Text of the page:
Aston Villa Win a Stylish Step in the Right Direction for Everton

By Matt Jones 23/11/2015  0 Comments  [Jump to last]

At the conclusion of a weekend rife with remarkable results across European football, it’s no surprise that Everton’s 4-0 thumping of Aston Villa has been a little overlooked by the mainstream media.

The Goodison Park rout wasn’t as spectacular as Barcelona’s 4-0 humbling of Real Madrid in their own back yard, nor as shocking as Liverpool dismantling Manchester City 4-1 at the Etihad Stadium. Even Tottenham Hotspur’s 4-1 triumph against an impressive West Ham United resonates more with the average supporter.

Everton put four past the Premier League’s worst team at home. For a team that’s blessed with one of the finest young cores in European football, that should be no great surprise. But it’s a win, regardless of opposition, which served up tangible signs of necessary progress for this team and for their manager, Roberto Martinez.

In the lowest ebbs of a moribund 2014-15 season, this is the kind of match Everton would have surrendered points. A team bunkering in and unwilling to traipse beyond the halfway line triggered panic in the stands, subsequent hot heads on the pitch and a string of undesirable results.

The Toffees just didn’t have an antidote for piercing sides who sought to convolute and spoil. Passes would be pinged from side to side, back and forth, allowing teams to get set, become emboldened and often, forge an unshakeable foothold in the match.

Without the probing, floating no. 10 player Martinez openly craved during the summer months, overcoming this type of opponent was always going to be the biggest of many tests for this team in 2015-16. We all know Romelu Lukaku, Ross Barkley and Gerard Deulofeu are devastating when the pitch opened up in front of them, but that’s a scarce luxury in the Premier League.

It’s why the emphatic nature of the win against Aston Villa shouldn’t be dismissed. This is a side who, despite their obvious flaws, had frustrated Manchester City’s illustrious talents a fortnight ago and from the off, had little intention of advancing beyond their own final third. For those in blue it was a familiar assignment, but one which they failed routinely during Martinez’s second season in charge.

Thankfully, Everton seem to have rediscovered their poise in these kinds of contests, as there was an authoritativeness in every aspect of their play. As Sid Lowe of The Guardian expertly put it, it was like watching a match in fast forward.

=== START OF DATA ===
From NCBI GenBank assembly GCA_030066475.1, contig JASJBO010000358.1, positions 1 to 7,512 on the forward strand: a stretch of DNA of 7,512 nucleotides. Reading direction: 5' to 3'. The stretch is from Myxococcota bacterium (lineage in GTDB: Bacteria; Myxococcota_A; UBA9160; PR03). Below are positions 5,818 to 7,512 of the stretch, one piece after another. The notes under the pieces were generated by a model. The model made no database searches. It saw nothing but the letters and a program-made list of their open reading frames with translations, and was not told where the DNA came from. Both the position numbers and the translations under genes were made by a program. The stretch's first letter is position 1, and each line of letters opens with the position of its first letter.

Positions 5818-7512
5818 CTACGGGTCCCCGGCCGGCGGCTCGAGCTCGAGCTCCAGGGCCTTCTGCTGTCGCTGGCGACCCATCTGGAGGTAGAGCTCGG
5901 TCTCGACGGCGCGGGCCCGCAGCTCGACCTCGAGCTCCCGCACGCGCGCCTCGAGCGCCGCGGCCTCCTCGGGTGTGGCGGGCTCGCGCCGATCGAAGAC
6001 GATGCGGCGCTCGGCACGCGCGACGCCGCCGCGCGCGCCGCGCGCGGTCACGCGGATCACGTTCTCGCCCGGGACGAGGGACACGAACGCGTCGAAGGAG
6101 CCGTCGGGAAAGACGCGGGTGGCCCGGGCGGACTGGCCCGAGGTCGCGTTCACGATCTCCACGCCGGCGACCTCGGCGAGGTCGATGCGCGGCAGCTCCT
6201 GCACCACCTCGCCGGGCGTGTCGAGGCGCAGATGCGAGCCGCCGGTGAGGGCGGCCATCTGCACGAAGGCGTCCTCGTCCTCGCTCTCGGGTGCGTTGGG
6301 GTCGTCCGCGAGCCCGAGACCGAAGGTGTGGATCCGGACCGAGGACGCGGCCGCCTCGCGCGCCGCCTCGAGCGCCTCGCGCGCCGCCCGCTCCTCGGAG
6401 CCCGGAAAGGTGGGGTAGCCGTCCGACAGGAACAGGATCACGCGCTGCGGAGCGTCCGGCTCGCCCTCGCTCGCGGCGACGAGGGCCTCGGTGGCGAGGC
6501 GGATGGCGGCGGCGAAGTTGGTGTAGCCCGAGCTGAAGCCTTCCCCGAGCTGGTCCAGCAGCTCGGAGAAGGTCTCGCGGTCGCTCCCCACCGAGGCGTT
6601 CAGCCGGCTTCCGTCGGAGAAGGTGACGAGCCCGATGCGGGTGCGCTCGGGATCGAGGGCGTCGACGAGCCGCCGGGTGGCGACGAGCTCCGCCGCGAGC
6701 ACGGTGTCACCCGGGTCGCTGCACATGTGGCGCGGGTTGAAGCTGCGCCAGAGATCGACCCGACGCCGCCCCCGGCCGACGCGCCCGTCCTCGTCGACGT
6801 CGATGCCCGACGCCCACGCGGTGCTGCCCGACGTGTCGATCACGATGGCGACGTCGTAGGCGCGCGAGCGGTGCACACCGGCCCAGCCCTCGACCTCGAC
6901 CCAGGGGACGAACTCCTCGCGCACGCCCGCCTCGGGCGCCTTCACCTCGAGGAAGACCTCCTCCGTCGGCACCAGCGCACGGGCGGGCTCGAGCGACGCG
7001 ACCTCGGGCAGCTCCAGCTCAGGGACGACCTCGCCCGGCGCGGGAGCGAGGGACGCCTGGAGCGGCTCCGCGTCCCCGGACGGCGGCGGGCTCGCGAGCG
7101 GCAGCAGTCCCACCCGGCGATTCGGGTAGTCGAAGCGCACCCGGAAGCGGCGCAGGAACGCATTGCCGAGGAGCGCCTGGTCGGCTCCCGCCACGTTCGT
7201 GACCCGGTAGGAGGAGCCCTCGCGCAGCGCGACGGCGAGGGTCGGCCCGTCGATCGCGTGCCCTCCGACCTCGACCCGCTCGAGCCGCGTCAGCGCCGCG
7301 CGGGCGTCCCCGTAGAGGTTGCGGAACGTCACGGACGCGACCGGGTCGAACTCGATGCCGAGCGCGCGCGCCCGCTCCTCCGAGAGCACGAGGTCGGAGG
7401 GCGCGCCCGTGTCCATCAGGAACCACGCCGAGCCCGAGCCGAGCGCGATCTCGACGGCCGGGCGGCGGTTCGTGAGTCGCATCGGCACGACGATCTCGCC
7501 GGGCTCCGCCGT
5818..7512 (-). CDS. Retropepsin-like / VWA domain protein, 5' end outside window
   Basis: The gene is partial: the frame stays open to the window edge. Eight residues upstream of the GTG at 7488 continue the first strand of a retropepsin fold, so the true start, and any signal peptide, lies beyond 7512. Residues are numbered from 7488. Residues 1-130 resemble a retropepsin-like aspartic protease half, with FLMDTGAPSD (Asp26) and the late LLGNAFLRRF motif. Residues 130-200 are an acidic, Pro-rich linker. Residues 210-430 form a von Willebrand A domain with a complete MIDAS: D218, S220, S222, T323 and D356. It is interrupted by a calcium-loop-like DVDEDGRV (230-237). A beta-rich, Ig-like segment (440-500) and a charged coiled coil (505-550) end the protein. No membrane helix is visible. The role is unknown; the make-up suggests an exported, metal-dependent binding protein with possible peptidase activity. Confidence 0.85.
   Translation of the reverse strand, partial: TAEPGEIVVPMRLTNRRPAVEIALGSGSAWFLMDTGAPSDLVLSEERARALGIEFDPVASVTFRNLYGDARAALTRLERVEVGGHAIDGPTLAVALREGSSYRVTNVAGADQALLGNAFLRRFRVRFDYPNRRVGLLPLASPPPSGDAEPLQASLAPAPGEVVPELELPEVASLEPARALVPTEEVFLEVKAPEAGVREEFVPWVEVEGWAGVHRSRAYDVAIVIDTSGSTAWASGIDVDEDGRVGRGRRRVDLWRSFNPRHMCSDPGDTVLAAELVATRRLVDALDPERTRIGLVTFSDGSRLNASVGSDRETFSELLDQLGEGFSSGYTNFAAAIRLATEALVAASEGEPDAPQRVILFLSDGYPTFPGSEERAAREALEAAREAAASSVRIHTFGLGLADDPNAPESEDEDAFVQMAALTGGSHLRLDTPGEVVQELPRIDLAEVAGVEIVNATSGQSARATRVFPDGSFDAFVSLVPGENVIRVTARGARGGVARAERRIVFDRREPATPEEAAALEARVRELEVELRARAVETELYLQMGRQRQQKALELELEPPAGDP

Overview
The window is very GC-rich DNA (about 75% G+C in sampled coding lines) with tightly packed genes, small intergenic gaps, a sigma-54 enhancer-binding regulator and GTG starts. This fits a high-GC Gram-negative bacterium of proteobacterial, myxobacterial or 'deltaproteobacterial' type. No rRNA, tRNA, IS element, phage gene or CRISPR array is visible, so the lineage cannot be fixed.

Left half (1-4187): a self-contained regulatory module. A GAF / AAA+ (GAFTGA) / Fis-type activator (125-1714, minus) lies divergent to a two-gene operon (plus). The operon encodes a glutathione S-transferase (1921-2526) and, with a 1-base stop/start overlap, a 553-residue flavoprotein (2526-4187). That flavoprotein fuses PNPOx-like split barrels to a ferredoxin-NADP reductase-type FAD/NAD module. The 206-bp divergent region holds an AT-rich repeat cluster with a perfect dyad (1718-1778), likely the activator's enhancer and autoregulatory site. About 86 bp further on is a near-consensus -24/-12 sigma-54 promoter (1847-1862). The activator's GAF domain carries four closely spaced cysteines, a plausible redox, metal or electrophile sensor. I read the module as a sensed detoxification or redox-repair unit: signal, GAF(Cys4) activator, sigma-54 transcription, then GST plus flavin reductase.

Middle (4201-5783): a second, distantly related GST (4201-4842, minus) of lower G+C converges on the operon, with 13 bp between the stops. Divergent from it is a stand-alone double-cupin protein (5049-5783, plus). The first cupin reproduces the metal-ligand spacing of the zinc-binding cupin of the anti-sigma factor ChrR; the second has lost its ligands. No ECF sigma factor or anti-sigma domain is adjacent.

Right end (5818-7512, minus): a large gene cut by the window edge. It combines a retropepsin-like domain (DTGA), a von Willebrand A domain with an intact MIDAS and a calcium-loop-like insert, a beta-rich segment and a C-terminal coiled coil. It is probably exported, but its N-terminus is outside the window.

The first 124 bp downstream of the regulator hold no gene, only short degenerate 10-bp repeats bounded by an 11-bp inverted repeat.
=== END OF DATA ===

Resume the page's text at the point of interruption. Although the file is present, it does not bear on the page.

John Stones and Ramiro Funes Mori recycled the ball quickly, Gareth Barry and James McCarthy knitted moves together shrewdly and the aforementioned attacking trident were sharp and savvy in their attacking darts. The first and fourth goals on the day were not only testament to the raw talent of the players, but the attacking cohesion Martinez has instilled into this team.

There’s a renewed balance about Everton, who have found the firepower and finesse to blow away packed defences. West Bromwich Albion, Sunderland and Villa have all tried to stifle the Toffees this season, tactics which would have seen them earn a draw at least in the previous campaign; Everton have scored 13 goals in matches against these sides, all who were determined to defend.

That’s due to an adventurous swagger which will delight Martinez, as he seeks to build a squad that’s adaptable to all circumstances.

Earlier in the season, Everton showed their counter-attacking prowess with a devastating display against Southampton, as they’ve done against Wolfsburg, Manchester United and Arsenal previously, and the Catalan will be contented in the knowledge this is a team with all the tools to play on the break.

But it’s getting the better of those gnarly outfits in the Premier League’s swollen lower reaches that’ll determine just how prosperous a campaign Everton enjoy. Teams like West Brom, Sunderland, Aston Villa, who have been swatted aside; sides such as Bournemouth, Norwich City and Stoke City, who’ll be tasked with nullifying this Toffees offensive forays in the weeks to come.

So while it’s easy to discount the significance of the win over Villa, as has been the case for a lot of Evertonians in the aftermath of the Goodison Park triumph, it represents another surefire sign that this is a young team and a young manager who have recognised their errors and are slowly starting to set them right. For one of the youngest XIs in the Premier League, the ability to appreciate these flaws and make consequential tweaks is a hugely encouraging trait.

If these positive refinements continue be made, it’s inevitable that plenty in the soccer stratosphere will cotton on to the talent bristling in every facet of this team. When that day does arrive, this enterprising Everton squad seem increasingly well equipped to deal with the variety of challenges which accompanies that kind of recognition.

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